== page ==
The trajectory of Chinese actions suggest that there could be more Doklam-like incidents in the future and the Indian Army needs to build infrastructure in vulnerable border areas to prepare for it, two former top military commanders said Friday. Lt Gen (retd) Praveeen Bakshi, who was heading the Army’s eastern command when India and China were involved in standoff in Doklam, said he was grateful to the government as it gave him a free hand to take action as he deemed appropriate to stop the Chinese.
Talking about Doklam, Chumar and Demchok standoffs between the Indian and Chinese troops over the last few years, Lt Gen DS Hooda (retd), who is a former Northern Army Commander, said the three incidents were different and the motivations behind them may also be probably different, but there was some common pattern emerging.
While both countries have been carrying out patrolling in these areas to show their claims, what is increasingly being seen in these incidents are the Chinese attempts at use of force to reinforce their claims, he said at a panel discussion at the India International Centre titled ‘Doklam revisited’.
“The trajectory that we are seeing, we will see more of these incidents. It happens now, one month, two months, three months (that is not known)…we certainly haven’t seen the last of it,” Hooda said. “To me the big worry is, if it happens where infrastructure is not as well built up as in Ladakh and even in Sikkim…Arunachal Pradesh is a huge worry,” he said.
Bakshi concured with Hooda’s opinion saying, “We will see more of it perhaps…we should be prepared for more such (incidents).”Troops of India and China were locked in a 73-day standoff in Doklam in the Sikkim sector from June 16 last year after the Indian side stopped construction of a road in the disputed tri-junction by the Chinese army.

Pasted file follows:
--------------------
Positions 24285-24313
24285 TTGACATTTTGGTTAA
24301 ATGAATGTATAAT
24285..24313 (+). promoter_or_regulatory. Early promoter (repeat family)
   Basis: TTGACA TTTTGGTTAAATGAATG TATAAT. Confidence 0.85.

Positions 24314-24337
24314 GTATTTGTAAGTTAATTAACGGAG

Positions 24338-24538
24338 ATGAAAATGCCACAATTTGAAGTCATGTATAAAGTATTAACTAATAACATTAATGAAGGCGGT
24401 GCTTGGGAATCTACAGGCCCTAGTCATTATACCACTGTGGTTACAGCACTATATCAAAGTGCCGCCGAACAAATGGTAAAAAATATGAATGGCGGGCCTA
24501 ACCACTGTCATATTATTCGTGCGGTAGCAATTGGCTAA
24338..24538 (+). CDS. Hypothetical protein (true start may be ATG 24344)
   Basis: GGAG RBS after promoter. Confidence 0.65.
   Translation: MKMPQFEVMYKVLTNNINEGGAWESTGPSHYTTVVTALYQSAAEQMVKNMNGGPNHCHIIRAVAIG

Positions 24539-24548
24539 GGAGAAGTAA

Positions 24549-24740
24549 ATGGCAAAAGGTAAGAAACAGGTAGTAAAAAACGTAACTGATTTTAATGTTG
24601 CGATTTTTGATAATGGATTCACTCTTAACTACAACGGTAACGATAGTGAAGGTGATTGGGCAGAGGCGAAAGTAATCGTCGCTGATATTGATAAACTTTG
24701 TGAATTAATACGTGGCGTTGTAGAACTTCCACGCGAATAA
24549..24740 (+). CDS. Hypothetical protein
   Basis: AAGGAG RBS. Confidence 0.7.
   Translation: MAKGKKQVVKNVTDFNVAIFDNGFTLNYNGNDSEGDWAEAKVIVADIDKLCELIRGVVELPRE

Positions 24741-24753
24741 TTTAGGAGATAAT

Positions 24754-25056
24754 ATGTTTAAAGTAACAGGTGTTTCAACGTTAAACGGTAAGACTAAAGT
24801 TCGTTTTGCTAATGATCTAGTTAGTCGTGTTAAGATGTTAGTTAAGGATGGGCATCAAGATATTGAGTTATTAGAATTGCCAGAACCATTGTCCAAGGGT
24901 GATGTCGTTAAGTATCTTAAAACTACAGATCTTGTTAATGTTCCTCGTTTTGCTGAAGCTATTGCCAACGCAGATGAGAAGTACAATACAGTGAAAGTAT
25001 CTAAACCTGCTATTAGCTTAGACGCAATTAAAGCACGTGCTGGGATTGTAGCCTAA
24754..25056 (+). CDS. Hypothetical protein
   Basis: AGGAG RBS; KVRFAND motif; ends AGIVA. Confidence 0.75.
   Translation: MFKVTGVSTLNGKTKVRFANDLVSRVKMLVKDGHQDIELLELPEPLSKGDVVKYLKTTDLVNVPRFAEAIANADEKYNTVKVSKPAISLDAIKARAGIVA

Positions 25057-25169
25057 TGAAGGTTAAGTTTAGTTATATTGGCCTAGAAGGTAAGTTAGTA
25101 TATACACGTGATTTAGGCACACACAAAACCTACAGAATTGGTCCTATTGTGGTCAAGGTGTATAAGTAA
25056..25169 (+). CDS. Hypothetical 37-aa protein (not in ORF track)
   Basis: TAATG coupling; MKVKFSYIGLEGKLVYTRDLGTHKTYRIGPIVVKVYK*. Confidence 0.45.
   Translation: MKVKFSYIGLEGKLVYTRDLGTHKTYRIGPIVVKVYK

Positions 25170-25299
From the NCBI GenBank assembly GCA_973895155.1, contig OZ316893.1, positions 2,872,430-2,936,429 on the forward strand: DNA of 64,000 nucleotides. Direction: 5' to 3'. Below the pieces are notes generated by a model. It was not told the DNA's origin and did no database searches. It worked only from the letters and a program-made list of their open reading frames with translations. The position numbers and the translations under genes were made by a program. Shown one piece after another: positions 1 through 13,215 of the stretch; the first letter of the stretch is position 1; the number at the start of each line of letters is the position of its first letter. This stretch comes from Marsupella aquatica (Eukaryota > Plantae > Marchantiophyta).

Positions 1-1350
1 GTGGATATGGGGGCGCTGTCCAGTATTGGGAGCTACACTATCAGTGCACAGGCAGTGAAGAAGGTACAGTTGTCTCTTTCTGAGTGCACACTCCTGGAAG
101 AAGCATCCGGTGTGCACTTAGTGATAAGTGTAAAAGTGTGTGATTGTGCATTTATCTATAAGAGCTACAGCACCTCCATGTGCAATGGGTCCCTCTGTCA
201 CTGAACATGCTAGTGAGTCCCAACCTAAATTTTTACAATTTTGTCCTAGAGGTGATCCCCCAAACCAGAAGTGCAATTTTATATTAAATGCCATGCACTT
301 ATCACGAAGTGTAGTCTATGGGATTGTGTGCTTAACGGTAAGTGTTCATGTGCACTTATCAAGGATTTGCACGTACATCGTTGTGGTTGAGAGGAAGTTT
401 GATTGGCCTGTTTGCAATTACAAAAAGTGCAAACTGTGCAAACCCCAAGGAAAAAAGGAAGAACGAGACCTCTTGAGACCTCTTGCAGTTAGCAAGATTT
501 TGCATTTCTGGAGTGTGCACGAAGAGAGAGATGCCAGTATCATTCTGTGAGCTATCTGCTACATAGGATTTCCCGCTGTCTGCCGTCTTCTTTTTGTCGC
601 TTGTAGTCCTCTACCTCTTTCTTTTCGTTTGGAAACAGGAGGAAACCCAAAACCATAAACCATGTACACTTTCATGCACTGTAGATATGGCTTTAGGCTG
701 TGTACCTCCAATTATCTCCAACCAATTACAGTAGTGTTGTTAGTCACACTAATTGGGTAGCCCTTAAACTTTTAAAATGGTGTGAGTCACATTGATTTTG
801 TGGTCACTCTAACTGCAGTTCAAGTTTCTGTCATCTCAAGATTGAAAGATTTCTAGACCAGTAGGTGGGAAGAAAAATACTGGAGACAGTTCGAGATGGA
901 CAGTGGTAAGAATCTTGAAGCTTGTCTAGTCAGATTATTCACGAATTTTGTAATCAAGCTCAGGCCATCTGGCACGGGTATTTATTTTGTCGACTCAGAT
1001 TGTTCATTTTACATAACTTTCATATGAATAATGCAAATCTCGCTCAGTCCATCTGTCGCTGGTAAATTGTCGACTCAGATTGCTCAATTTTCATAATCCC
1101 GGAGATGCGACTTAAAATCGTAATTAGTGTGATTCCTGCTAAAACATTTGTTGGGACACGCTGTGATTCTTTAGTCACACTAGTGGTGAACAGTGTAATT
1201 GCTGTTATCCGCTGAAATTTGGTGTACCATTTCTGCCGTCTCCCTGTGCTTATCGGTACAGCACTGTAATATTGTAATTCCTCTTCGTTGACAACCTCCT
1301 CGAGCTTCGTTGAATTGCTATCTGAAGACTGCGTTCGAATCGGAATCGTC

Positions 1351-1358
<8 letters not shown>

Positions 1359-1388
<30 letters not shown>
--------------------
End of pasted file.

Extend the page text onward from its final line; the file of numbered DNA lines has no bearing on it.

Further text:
Bhutan and China have a dispute over Doklam and both the countries have been holding talks to resolve the issue. Former Indian Ambassador to China Ashok K Kantha said Doklam should not be looked upon as an isolated incident but part of a large pattern of behaviour on the part of China.
“Chinese did not seem to anticipate forceful action taken by us,” he said. Hooda said there was a definite upping of the ante on the part of China and the peace protocols that have been agreed to by them with India, have been completely ignored by them.
He said there was preplanning for the Chinese incursions and it was not as if they did just stumbled into some situation that escalated. Bakshi said in the Doklam incident, military action lasted about 100 hours and nothing changed on ground till August 28.
He said the Indian Army leveraged the absence of Indian media’s reporting at the start of the Doklam incident to its advantage. “We were confident it was not going to break into an all-out war..we were prepared for a long haul,” he said.
Bakshi said the lessons that need to be learnt from the incident are that the network of roads in border areas needs to be strengthened and better coordination is needed between the Army and the border guarding forces. He also called for more synergy between the three forces. V P Haran, former Indian Ambassador to Bhutan, said it was important to ensure that Bhutanse students get into good Indian educational institutions so that their special bond with the country continues.